Three men accused of taking part in the Rwanda genocide in 1994 have launched an attempt in the High Court to block extradition proceedings.
The men all deny charges of conspiring to kill Tutsis
Vincent Bajinya was arrested in north London, Celestin Ugirashebuja in Essex and Emmanuel Nteziryayo in Manchester.
The case comes after Rwanda waived the death penalty to become a temporary extradition partner with the UK.
The men's lawyers argue the government was wrong to allow Rwanda more time than usual to submit documents.
The men deny charges of conspiring to kill the Tutsi ethnic group and aiding and abetting the mass killings.
Mr Ugirashebuja, 53 and Mr Nteziryayo, 44, were said by a Rwandan government prosecutor to have been local mayors and Mr Bajinya, 45, is alleged to be a former militia co-ordinator.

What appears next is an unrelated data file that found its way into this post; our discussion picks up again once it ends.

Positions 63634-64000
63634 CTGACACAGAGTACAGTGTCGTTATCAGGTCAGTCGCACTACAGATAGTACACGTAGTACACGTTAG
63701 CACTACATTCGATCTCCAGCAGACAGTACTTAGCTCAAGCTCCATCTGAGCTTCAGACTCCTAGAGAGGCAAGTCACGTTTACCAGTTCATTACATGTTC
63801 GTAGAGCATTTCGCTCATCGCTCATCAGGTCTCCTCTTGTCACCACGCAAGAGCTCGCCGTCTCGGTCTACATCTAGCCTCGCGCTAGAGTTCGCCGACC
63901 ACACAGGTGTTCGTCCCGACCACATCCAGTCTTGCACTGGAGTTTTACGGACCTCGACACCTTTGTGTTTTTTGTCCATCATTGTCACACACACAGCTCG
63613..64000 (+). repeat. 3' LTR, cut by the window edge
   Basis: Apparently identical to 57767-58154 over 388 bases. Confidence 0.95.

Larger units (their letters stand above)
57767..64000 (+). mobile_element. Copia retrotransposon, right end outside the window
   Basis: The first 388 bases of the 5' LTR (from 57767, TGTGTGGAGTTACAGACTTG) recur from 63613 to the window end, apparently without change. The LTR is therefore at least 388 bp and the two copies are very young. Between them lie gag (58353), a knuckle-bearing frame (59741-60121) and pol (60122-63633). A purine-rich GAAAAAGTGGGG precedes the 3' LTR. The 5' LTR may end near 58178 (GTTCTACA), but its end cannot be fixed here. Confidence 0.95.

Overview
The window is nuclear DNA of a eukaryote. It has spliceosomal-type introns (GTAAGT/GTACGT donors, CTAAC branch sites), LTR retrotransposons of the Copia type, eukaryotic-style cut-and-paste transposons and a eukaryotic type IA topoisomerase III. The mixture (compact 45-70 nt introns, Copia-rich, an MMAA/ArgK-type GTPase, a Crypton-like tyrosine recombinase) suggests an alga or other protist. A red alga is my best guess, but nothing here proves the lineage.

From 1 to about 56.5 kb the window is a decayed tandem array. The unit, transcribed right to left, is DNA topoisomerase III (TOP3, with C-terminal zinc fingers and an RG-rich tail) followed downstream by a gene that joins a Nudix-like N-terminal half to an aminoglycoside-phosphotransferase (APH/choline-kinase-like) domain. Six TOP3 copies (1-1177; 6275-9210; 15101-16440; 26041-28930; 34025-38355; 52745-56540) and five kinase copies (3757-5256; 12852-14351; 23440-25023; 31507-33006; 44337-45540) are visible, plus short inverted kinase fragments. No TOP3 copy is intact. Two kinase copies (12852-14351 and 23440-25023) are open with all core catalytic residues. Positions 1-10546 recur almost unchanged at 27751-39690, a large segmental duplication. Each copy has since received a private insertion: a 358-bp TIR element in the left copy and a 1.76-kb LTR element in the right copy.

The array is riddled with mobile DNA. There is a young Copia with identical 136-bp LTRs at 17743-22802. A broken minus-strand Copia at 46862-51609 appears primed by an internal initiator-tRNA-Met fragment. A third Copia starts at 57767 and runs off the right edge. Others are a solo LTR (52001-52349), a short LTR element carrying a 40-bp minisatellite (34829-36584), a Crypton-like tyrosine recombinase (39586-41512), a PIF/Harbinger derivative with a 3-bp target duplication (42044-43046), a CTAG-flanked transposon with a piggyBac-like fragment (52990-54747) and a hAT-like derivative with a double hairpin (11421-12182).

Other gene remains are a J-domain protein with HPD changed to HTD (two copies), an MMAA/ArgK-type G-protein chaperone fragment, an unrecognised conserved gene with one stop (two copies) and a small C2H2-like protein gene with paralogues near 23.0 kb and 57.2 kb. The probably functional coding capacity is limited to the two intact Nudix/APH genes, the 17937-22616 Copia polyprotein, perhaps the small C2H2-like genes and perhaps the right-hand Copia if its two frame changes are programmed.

Rwanda has no permanent extradition treaty with UK. But the temporary arrangement was set up after it agreed the men will not face the death penalty if extradited and convicted.
The 2003 Extradition Act, covering those countries where permanent agreements are in force, requires that requests detailing evidence against suspects be filed within 45 days of an arrest.
The time Rwanda was allowed to submit documents containing evidence of a case against the men had been extended.
Defence barrister Alun Jones QC contended the policy should not be overridden.
Home Secretary John Reid had no power to dispense with basic requirements "sacrosanct" in law, he said.
Judgment on the challenge was reserved.